Ancient Monuments

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Two bowl barrows on Birdsall Wold, between Birdsall Dale and Vessey Pasture Dale

A Scheduled Monument in Birdsall, North Yorkshire

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Latitude: 54.051 / 54°3'3"N

Longitude: -0.7548 / 0°45'17"W

OS Eastings: 481620.594075

OS Northings: 462390.568248

OS Grid: SE816623

Mapcode National: GBR RP5L.DK

Mapcode Global: WHFBW.CFTR

Entry Name: Two bowl barrows on Birdsall Wold, between Birdsall Dale and Vessey Pasture Dale

Scheduled Date: 15 January 1931

Last Amended: 27 January 1994

Source: Historic England

Source ID: 1007441

English Heritage Legacy ID: 20477

County: North Yorkshire

Civil Parish: Birdsall

Traditional County: Yorkshire

Lieutenancy Area (Ceremonial County): North Yorkshire

Church of England Parish: West Buckrose

Church of England Diocese: York


The monument includes a pair of adjacent bowl barrows situated on the crest of
a southward spur of Birdsall Wold, between Birdsall Dale and Vessey Pasture
Dale. The barrows are members of a group of prehistoric monuments on Birdsall
Although altered over the years by agricultural activity, the barrows are each
visible as mounds 0.3m high and 20m in diameter. While no trace of a quarry-
ditch surrounding either barrow is visible, it is thought that these features
have become infilled over the years and survive below the surface; the ditches
are estimated to be 3m wide.
The barrows were recorded and partially excavated by J R Mortimer in 1869 and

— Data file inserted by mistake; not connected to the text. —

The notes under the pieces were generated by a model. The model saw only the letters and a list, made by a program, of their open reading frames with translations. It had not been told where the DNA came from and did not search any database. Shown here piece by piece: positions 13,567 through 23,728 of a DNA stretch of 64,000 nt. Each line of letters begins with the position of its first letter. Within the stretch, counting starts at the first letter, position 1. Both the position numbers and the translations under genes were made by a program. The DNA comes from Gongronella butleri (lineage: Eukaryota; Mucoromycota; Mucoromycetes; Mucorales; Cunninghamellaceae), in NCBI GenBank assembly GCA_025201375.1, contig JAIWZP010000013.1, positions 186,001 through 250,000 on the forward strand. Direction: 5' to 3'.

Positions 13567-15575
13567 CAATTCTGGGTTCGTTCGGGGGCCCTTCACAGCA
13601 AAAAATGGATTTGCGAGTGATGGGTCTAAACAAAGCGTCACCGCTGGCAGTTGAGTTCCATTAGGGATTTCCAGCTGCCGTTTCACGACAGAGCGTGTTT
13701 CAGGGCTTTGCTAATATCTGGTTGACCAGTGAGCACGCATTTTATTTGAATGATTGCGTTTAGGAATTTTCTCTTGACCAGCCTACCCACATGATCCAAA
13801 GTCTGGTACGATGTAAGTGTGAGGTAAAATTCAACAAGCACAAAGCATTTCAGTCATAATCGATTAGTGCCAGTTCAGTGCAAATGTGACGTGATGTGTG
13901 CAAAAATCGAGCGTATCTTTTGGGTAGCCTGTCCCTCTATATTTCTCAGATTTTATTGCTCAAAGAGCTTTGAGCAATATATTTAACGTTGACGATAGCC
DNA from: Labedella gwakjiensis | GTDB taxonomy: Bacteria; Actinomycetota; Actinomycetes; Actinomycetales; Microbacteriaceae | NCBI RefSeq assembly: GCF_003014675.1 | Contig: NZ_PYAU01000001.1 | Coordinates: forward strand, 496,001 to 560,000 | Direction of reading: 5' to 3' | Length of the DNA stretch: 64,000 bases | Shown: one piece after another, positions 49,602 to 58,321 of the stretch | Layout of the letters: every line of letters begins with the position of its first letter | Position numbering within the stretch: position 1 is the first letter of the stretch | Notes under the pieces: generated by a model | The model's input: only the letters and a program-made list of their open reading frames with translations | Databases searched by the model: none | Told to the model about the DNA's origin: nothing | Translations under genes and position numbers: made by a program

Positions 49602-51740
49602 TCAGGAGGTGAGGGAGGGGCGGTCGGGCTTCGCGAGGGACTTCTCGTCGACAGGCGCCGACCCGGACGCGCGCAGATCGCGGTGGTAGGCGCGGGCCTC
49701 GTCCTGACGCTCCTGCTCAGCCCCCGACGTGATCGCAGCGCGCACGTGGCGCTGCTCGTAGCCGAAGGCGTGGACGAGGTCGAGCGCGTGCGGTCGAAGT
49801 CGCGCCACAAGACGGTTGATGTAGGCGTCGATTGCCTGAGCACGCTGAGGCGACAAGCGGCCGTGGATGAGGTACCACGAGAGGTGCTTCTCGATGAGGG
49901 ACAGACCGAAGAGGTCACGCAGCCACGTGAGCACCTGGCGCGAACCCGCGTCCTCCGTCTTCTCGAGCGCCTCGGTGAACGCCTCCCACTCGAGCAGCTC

traces of a central funerary pyre were revealed; other features, including
peripheral burials and the ditches surrounding the mounds, are thought to
remain intact.

The site of the monument is shown on the attached map extract.
It includes a 2 metre boundary around the archaeological features,
considered to be essential for the monument's support and preservation.

Source: Historic England

Reasons for Scheduling

Bowl barrows, the most numerous form of round barrow, are funerary monuments
dating from the Late Neolithic period to the Late Bronze Age, with most
examples belonging to the period 2400-1500 BC. They were constructed as
earthen or rubble mounds, sometimes ditched, which covered single or multiple
burials. They occur either in isolation or grouped as cemeteries and often
acted as a focus for burials in later periods. Often superficially similar,
although differing widely in size, they exhibit regional variations in form
and a diversity of burial practices. There are over 10,000 surviving bowl
barrows recorded nationally (many more have already been destroyed), occurring
across most of lowland Britain. Often occupying prominent locations, they are
a major historic element in the modern landscape and their considerable
variation of form and longevity as a monument type provide important
information on the diversity of beliefs and social organisations amongst early
prehistoric communities. They are particularly representative of their period
and a substantial proportion of surviving examples are considered worthy of

Although the barrows have been partially altered by agricultural activity,
they are still clearly visible and were comparatively well documented during a
campaign of fieldwork in the 19th century. They will retain further
information on the form of the barrow mound and the burials placed within it.
The monument is part of a closely associated group of barrows which have
further associations with broadly contemporary boundary earthworks on Birdsall
Wold. Similar groups of monuments are also known from other parts of the Wolds
and from the southern edge of the North York Moors. Such associations between
monuments offer important scope for the study of the division of land for
social, ritual and agricultural purposes in different geographical areas
during the prehistoric period.

Source: Historic England


Books and journals
Mortimer, J R , Forty Years Researches in British and Saxon Burial Mounds of East Yorkshire, (1905)

Source: Historic England

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